Regardless of who I vote for in the primaries, I for one will vote for whomever the Democrats run against Bush in November. First things first -- there IS a difference.

-- Jill Grundberg


To the Deaniacs considering "pulling a Nader": Stop being so goddamned selfish. Sydney Platt, I don't know you from Adam, but I'm going to guess that you are white, well educated, and economically comfortable (my apologies if I'm wrong). If we take "another four years ... to hit rock bottom before [Americans] will wake up and smell the coffee," are you the one who is going to pay that price? Or will it be the poor, minorities, immigrants, and others at the bottom rungs of society?

Then again, maybe you will pay: I notice you're a woman from Houston. Are you ready to lose your reproductive freedom? Do you realize that Bush's so-called Clear Skies plan will allow the already horrible Houston-area refinery pollution to get even worse?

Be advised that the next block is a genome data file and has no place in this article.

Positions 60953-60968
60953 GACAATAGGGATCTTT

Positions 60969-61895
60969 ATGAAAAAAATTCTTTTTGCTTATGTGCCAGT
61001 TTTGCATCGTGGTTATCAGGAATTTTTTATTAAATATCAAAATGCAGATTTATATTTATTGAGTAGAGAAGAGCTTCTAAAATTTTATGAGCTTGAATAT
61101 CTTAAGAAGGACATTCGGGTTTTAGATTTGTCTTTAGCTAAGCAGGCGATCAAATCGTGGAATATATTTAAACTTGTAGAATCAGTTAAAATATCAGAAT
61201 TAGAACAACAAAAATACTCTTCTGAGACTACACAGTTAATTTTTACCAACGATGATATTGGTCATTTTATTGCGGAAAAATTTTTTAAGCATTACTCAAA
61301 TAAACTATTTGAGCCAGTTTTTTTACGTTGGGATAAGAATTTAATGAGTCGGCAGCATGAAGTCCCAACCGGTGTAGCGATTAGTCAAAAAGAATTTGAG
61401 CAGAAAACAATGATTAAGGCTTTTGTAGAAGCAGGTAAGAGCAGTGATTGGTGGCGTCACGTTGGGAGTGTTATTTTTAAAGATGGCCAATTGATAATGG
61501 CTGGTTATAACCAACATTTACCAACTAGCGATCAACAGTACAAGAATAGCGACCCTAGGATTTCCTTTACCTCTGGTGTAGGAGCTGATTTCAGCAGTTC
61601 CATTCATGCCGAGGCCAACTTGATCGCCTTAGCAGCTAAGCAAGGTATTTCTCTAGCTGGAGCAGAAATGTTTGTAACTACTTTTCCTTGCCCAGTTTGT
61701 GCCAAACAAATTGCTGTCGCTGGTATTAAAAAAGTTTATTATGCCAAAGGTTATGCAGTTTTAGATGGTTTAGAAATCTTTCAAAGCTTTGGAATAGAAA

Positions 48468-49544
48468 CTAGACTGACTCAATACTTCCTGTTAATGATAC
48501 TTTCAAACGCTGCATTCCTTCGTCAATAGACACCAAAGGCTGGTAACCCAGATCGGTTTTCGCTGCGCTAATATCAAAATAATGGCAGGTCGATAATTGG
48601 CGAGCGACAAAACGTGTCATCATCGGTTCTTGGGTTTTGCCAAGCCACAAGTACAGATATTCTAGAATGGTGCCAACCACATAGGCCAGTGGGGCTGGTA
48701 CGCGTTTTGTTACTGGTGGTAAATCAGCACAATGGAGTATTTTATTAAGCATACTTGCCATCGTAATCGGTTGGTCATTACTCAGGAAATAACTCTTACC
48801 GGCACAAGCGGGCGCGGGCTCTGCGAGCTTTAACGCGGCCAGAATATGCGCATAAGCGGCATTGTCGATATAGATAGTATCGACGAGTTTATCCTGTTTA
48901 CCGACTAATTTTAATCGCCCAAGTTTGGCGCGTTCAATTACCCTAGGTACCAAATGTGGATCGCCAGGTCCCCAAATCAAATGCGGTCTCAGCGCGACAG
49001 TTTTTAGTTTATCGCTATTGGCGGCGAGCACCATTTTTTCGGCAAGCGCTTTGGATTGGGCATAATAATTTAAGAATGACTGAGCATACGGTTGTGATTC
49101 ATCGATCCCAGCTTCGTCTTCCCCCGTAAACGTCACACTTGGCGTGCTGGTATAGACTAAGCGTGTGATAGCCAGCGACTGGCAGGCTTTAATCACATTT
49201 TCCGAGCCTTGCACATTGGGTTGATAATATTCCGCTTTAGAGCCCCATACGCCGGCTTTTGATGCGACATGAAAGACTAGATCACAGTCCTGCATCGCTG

I swear, I'm gonna lose it if one more "progressive" tells me that there is no difference between Republicans and Democrats. That is a lie. To pick just one issue, go to LCV.org and compare the environmental records of Democratic versus Republican congressmen. The average Dem votes pro-environment more than 80 percent of the time. The average Republican votes that way less than 15 percent of the time. This is true across a range of issues.

Look, I supported both Nader and Dean, but I have already "smelled the coffee," and I don't want to hit rock bottom. A less-than-perfect Democrat is better than four more years of this near fascism.

-- Lee Nichols